Working in Inches
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Working in Inches
Hi.
I can't find anything on the forum relating to this question.
How would you go about making an image area that can be resized by
allowing a user to write in inches and fractions of inches into a text area?
Bidge
I can't find anything on the forum relating to this question.
How would you go about making an image area that can be resized by
allowing a user to write in inches and fractions of inches into a text area?
Bidge

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Re: Working in Inches
Well the first thing you'll have to worry about is a conversion routine from inches to points,
after that everything should be remarkably straightforward: well, always remembering that a 600 pixel wide stack on
my display when it is set at 640 x 480 looks far bigger incheswise than when my display is set at 1920 x 1080.
after that everything should be remarkably straightforward: well, always remembering that a 600 pixel wide stack on
my display when it is set at 640 x 480 looks far bigger incheswise than when my display is set at 1920 x 1080.
Re: Working in Inches
Hi richmond62.
What about people who use inches to measure something like in the US. How do they go about inputing a measurement in inches?
I tried adding 3 1/3 + 1 1/2 of course LC didn't know what the hell was going on
Bidge
What about people who use inches to measure something like in the US. How do they go about inputing a measurement in inches?
I tried adding 3 1/3 + 1 1/2 of course LC didn't know what the hell was going on
Bidge

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Re: Working in Inches
Well . . .
1. I'm not American.
2. I don't like Napoleonic units so I'm fine with inches.
3. You can have inches and 'traditional' divisions of inches: quarter, half, threequarters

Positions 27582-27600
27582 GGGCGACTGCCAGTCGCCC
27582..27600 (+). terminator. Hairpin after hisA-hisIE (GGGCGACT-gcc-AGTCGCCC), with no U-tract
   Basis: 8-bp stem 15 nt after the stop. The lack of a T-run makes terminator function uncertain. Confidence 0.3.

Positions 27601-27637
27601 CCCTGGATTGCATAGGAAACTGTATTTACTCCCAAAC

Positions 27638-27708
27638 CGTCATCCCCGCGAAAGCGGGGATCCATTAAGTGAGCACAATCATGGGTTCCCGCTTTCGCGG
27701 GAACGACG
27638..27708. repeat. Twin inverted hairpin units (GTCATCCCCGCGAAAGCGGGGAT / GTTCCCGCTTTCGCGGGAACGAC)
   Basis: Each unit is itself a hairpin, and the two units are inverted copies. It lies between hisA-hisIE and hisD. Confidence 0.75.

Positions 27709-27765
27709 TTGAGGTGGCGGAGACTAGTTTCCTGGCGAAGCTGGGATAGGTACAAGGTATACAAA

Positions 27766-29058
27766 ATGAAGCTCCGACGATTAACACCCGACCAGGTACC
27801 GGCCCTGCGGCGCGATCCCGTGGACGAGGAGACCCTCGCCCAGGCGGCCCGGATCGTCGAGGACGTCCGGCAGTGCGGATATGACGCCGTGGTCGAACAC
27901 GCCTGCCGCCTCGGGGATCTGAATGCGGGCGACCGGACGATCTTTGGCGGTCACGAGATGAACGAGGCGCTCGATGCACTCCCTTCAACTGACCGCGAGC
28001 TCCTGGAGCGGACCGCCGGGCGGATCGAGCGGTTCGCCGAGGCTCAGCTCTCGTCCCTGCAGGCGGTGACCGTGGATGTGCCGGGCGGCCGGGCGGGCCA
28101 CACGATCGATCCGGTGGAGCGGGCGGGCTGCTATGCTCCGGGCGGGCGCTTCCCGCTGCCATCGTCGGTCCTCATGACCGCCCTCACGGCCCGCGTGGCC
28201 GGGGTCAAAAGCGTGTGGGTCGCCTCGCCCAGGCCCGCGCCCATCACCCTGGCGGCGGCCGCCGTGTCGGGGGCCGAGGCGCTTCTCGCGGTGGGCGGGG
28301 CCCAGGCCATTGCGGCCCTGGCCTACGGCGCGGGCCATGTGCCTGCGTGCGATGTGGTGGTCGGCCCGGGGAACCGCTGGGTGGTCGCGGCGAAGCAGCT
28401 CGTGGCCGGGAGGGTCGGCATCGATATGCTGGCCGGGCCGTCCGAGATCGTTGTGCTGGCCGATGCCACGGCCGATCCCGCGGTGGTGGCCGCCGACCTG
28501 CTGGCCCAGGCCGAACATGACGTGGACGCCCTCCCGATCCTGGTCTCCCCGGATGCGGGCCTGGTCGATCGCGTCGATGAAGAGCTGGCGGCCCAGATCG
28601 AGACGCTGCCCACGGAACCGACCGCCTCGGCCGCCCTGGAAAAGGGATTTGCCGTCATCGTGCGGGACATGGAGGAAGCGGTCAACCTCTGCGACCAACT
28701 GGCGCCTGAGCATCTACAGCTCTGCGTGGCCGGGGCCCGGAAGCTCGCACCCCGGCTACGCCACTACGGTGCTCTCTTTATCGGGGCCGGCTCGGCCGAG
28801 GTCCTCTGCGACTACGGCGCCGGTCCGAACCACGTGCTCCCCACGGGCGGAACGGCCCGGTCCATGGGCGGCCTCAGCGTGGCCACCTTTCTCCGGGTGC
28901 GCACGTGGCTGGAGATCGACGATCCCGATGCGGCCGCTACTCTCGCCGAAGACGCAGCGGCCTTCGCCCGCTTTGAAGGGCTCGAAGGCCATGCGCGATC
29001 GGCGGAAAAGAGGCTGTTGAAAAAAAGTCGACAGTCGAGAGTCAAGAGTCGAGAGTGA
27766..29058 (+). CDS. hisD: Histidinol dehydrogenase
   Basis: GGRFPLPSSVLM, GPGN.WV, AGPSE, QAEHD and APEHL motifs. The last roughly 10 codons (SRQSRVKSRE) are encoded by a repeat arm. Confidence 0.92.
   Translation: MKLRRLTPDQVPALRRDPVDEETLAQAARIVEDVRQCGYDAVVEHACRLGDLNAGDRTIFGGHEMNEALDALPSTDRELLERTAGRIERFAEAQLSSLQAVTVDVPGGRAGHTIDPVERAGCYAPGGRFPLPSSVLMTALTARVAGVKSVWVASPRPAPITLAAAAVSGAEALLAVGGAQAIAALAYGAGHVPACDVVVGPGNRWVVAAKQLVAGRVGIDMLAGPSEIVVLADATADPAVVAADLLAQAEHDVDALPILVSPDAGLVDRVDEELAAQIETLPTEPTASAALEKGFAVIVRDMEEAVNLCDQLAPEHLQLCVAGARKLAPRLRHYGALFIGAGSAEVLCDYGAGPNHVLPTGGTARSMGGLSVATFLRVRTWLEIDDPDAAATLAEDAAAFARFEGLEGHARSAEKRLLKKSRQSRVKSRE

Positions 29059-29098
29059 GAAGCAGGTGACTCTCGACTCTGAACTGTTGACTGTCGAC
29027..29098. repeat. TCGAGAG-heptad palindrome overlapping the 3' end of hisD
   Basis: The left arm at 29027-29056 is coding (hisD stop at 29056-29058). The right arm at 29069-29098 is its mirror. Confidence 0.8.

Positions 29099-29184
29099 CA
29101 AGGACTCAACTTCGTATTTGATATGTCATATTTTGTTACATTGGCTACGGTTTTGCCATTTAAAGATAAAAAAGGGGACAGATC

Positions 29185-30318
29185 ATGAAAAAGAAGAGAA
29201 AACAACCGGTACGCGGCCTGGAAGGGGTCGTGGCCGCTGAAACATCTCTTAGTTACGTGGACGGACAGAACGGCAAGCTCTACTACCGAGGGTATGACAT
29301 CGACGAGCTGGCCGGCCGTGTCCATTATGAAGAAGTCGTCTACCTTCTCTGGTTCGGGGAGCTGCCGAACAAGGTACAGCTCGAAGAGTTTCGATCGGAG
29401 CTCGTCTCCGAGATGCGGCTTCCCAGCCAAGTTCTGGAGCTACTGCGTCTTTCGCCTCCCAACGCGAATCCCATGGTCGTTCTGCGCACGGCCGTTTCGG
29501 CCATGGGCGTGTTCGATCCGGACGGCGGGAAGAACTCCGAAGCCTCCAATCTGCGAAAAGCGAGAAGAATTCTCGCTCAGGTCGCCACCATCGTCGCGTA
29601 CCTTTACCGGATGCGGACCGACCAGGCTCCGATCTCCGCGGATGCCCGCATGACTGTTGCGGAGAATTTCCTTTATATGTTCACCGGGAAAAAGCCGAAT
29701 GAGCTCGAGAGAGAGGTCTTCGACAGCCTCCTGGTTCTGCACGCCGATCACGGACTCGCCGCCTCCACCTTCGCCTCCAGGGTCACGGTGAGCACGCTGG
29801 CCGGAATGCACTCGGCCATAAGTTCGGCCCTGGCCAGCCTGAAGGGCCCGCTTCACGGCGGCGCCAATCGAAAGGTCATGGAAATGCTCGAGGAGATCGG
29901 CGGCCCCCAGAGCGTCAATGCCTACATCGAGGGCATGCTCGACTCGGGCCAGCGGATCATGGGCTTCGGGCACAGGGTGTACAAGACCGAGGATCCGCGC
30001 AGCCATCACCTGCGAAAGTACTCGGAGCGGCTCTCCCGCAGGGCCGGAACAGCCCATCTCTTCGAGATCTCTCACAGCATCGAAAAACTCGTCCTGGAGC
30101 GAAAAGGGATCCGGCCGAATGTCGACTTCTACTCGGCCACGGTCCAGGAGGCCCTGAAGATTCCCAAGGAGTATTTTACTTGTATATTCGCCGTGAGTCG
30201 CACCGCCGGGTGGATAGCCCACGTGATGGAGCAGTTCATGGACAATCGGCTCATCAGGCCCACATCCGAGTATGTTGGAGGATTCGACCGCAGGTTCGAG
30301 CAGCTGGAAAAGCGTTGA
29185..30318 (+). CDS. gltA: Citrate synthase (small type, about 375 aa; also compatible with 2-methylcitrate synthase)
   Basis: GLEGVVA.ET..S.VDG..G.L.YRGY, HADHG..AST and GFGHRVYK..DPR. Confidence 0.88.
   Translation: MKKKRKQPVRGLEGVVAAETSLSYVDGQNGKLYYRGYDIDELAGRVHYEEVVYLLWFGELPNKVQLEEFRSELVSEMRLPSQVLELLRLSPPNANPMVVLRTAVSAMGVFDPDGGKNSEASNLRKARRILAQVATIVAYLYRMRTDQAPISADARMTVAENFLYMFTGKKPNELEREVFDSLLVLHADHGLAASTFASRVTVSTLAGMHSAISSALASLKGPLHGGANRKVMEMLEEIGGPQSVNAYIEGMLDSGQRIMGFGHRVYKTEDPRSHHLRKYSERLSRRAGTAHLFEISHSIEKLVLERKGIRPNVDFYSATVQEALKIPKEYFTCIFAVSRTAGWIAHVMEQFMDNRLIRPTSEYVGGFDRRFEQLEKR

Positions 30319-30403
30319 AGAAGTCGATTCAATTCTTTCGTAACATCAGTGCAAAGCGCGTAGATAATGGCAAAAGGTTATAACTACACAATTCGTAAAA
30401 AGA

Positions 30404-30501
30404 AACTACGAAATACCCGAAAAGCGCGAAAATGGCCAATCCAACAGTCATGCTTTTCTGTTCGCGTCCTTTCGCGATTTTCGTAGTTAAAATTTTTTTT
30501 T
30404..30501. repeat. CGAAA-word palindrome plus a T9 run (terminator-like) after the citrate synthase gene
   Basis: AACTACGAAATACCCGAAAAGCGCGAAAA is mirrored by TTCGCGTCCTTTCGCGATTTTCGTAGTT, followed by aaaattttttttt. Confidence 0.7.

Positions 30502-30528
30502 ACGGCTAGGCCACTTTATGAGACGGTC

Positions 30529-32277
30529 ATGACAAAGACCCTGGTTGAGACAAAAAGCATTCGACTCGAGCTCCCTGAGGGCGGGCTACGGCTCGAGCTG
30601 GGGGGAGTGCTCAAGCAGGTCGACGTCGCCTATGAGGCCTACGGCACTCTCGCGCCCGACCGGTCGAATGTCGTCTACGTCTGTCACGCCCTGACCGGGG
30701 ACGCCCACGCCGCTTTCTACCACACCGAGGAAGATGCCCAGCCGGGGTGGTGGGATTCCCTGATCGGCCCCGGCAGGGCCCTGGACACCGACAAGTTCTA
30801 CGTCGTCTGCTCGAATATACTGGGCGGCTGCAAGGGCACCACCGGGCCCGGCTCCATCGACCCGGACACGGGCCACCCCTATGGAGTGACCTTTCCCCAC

or you could be a "bit metric" and divide your inches up into 10 subunits (much easier).
If you want to "fool around" with quarters and so forth the first thing you're going to need to do is use proper symbols for the
fractions rather than 'one slash three' . . .
http://www.unicode.org/charts/PDF/U0080.pdf
Unicode addresses: quarter BC , half BD , threequarters BE
1. I'm not American.
2. I don't like Napoleonic units so I'm fine with inches.
3. You can have inches and 'traditional' divisions of inches: quarter, half, threequarters
or you could be a "bit metric" and divide your inches up into 10 subunits (much easier).
If you want to "fool around" with quarters and so forth the first thing you're going to need to do is use proper symbols for the
fractions rather than 'one slash three' . . .
http://www.unicode.org/charts/PDF/U0080.pdf
Unicode addresses: quarter BC , half BD , threequarters BE
Re: Working in Inches
Hi richmond62.
That's very handy to know thanks
Bidge
That's very handy to know thanks
Bidge

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Re: Working in Inches
Bl**dy silly really:
Last edited by richmond62 on Sat Jul 15, 2017 9:54 am, edited 1 time in total.

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Re: Working in Inches
This Unicode table gives you loads more vulgar fractions:
http://www.unicode.org/charts/PDF/U2150.pdf
http://www.unicode.org/charts/PDF/U2150.pdf
Re: Working in Inches
You would think it would make more sense to type in a decimal rather than a fraction?
Very nice stack though
Bidge
Very nice stack though
Bidge

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Re: Working in Inches
Nutty Fruitcakes . . .

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Re: Working in Inches
Well, frankly, I'll always go for "two slash three" rather than .666666666666666666666666666666666666666666666666666666666666666666666666666666666666666666666666666You would think it would make more sense to type in a decimal rather than a fraction?
Re: Working in Inches
That's right...always looking for the easy solution
Bidge
Bidge

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Re: Working in Inches
So, bidgeeman, the banter aside, are you clear and comfortable about pixels, inches and screen resolution?.
Craig Newman
Craig Newman
Re: Working in Inches
Hi Craig.
Yes thank you almost If I have any more problems I will post here. Thank you so much for asking
Bidge
Yes thank you almost If I have any more problems I will post here. Thank you so much for asking
Bidge
Re: Working in Inches
This is driving me nuts mainly because my math is not my strength.
I am trying to convert ruler measurements to onscreen positions
for people who need to print precut labels on an A4 sheet accurately
by measuring the sheet cut positions with a ruler and filling out 6 fields.
Side, Top, Side gap and Base gap, Label width, Label Height.
This works perfectly with millimeters using this equation:
(mm) =595(screen pixel width) x 25.4 (amount of mm in an inch) / 72 (dpi)